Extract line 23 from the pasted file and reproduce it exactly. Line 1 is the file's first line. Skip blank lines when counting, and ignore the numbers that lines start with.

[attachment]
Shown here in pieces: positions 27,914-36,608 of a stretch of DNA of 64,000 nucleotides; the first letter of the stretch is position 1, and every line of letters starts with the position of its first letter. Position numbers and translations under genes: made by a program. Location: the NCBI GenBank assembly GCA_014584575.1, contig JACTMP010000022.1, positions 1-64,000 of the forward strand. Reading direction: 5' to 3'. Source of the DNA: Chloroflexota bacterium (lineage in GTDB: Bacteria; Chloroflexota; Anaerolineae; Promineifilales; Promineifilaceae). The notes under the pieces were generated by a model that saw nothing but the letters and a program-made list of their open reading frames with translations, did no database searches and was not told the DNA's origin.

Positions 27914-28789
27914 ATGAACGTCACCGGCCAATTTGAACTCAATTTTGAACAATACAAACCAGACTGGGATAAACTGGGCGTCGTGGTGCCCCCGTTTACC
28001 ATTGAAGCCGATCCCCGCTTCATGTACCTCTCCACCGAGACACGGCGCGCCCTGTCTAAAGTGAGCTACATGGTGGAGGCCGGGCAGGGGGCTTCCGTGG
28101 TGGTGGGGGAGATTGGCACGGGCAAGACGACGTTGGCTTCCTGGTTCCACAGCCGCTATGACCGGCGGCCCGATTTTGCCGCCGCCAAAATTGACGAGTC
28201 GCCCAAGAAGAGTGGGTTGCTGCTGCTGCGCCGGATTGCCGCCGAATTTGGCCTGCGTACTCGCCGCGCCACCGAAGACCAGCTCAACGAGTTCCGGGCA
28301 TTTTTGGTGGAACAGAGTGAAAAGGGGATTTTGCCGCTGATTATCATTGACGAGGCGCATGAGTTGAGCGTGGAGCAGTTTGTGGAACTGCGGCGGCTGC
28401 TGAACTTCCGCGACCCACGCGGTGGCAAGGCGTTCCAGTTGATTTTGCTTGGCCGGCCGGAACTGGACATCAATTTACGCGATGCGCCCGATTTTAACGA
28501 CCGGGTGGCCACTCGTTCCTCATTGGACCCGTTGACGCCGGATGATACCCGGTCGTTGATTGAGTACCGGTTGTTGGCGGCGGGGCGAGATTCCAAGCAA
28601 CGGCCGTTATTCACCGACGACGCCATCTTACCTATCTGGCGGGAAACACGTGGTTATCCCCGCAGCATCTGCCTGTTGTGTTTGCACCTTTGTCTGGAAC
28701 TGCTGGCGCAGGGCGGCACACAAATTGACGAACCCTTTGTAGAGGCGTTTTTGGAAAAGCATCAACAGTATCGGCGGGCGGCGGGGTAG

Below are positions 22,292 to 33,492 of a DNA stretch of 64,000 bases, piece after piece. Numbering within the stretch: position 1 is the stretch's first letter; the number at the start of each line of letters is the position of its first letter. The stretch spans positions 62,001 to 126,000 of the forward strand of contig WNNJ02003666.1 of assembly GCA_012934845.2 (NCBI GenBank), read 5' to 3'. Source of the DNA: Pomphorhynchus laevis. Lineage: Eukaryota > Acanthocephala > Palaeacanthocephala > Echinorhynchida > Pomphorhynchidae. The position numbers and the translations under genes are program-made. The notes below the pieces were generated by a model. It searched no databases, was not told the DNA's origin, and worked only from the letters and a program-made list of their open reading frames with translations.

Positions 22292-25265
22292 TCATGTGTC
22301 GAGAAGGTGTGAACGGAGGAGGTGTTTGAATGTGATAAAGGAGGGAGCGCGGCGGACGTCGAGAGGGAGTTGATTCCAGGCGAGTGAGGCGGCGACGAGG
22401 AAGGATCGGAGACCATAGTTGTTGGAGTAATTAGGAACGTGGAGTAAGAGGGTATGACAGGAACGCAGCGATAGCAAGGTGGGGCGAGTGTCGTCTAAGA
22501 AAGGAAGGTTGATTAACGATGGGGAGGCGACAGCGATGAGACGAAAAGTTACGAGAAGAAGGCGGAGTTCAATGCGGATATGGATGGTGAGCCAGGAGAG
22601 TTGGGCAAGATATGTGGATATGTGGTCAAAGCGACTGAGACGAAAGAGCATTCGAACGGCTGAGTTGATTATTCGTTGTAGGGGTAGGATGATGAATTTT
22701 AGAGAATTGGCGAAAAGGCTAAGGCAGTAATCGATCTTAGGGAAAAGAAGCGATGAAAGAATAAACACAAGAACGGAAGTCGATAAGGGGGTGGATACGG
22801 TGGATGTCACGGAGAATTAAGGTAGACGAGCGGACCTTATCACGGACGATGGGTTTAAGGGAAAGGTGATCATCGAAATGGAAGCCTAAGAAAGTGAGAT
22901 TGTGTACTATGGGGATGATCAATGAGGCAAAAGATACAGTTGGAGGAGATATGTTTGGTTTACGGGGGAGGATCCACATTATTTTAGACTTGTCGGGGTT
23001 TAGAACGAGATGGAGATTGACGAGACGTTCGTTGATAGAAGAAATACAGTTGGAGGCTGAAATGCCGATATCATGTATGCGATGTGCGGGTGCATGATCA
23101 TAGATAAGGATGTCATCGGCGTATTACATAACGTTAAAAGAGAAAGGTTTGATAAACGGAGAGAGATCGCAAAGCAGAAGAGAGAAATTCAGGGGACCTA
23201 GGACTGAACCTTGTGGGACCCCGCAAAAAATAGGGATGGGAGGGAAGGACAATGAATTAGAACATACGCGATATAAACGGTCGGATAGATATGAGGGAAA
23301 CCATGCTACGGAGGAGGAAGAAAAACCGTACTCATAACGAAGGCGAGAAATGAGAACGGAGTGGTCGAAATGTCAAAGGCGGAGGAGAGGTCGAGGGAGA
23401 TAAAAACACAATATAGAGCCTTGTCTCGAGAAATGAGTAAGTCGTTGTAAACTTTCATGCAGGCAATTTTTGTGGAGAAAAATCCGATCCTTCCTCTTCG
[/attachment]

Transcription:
23101 TAGATAAGGATGTCATCGGCGTATTACATAACGTTAAAAGAGAAAGGTTTGATAAACGGAGAGAGATCGCAAAGCAGAAGAGAGAAATTCAGGGGACCTA